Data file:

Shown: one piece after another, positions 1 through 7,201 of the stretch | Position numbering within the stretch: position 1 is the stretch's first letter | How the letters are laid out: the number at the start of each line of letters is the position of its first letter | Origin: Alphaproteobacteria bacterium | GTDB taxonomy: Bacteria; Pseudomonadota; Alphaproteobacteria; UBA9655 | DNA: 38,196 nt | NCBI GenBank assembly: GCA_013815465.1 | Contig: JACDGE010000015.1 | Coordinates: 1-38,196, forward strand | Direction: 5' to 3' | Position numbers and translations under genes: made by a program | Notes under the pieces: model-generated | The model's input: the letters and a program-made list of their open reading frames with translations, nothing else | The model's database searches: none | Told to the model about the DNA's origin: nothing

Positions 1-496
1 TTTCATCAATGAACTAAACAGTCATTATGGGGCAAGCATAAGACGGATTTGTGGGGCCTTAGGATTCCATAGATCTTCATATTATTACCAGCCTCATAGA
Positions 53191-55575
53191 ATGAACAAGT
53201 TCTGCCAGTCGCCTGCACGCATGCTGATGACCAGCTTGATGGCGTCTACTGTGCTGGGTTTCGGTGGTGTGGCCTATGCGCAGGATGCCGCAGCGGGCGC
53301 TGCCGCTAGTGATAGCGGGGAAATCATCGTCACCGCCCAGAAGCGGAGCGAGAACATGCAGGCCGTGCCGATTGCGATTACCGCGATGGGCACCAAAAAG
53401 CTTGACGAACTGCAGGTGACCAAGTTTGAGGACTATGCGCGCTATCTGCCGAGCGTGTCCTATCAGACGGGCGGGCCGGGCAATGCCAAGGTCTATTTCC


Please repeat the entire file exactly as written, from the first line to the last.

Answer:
Shown: one piece after another, positions 1 through 7,201 of the stretch | Position numbering within the stretch: position 1 is the stretch's first letter | How the letters are laid out: the number at the start of each line of letters is the position of its first letter | Origin: Alphaproteobacteria bacterium | GTDB taxonomy: Bacteria; Pseudomonadota; Alphaproteobacteria; UBA9655 | DNA: 38,196 nt | NCBI GenBank assembly: GCA_013815465.1 | Contig: JACDGE010000015.1 | Coordinates: 1-38,196, forward strand | Direction: 5' to 3' | Position numbers and translations under genes: made by a program | Notes under the pieces: model-generated | The model's input: the letters and a program-made list of their open reading frames with translations, nothing else | The model's database searches: none | Told to the model about the DNA's origin: nothing

Positions 1-496
1 TTTCATCAATGAACTAAACAGTCATTATGGGGCAAGCATAAGACGGATTTGTGGGGCCTTAGGATTCCATAGATCTTCATATTATTACCAGCCTCATAGA
Positions 53191-55575
53191 ATGAACAAGT
53201 TCTGCCAGTCGCCTGCACGCATGCTGATGACCAGCTTGATGGCGTCTACTGTGCTGGGTTTCGGTGGTGTGGCCTATGCGCAGGATGCCGCAGCGGGCGC
53301 TGCCGCTAGTGATAGCGGGGAAATCATCGTCACCGCCCAGAAGCGGAGCGAGAACATGCAGGCCGTGCCGATTGCGATTACCGCGATGGGCACCAAAAAG
53401 CTTGACGAACTGCAGGTGACCAAGTTTGAGGACTATGCGCGCTATCTGCCGAGCGTGTCCTATCAGACGGGCGGGCCGGGCAATGCCAAGGTCTATTTCC